The reading and the lecture are both about fossils, which are being commercialized by private collectors. The writer says that these commercial activities have bad consequences on public and scientists. On the other hand, the lecturer states that the arguments brought by the writer are inaccurate when compared to reality.
First, there is an exaggeration regarding the negative outputs. The writer states that fossils are not exposed to public since nobody makes donations anymore. Conversely, the lecturer says everybody can buy the remains and expose them in the libraries, schools or other institutions. Thus the fossils are more likely to be viewed by a large public. This is a relevant counter-point to the author's point of view.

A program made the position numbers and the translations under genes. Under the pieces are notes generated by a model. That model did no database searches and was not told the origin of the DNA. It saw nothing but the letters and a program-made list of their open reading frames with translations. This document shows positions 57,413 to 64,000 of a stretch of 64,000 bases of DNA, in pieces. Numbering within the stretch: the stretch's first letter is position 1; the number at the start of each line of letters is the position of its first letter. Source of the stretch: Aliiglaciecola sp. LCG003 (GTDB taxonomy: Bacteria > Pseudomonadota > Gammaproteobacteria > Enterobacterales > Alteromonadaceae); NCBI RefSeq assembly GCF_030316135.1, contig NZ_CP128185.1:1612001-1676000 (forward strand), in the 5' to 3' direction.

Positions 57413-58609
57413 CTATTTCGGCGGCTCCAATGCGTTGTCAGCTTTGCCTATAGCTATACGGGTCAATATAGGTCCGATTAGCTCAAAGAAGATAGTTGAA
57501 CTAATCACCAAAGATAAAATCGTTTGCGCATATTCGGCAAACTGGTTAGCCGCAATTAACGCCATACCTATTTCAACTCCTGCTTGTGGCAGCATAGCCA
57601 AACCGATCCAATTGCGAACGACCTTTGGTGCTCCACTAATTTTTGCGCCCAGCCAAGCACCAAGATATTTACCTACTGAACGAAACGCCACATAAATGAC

Second, before being sold, fossils are evaluated by experts. Therefore, scientists can do tests, evaluations and drag conclusions about past animals. In other words, they are able to identify details about their lives, habits and other specific features. So, the experts have the opportunity to examine and analyze the remains in detail, without missing significant points. This is a strong standpoint that directly contradicts the passage.
Third, there are no many scientific teams that work on the field in order to dig up fossils. Even though, people who do diggings are not specialized and although they might cause some damages, the number of pieces they found is impressive. Not to mention that, if it wasn't for them, a large number of fossils would still be hidden in the ground, and consequently people would have less information about animal life in the past. In conclusion the author and the lecturer appear to be in disagreement regarding this topic.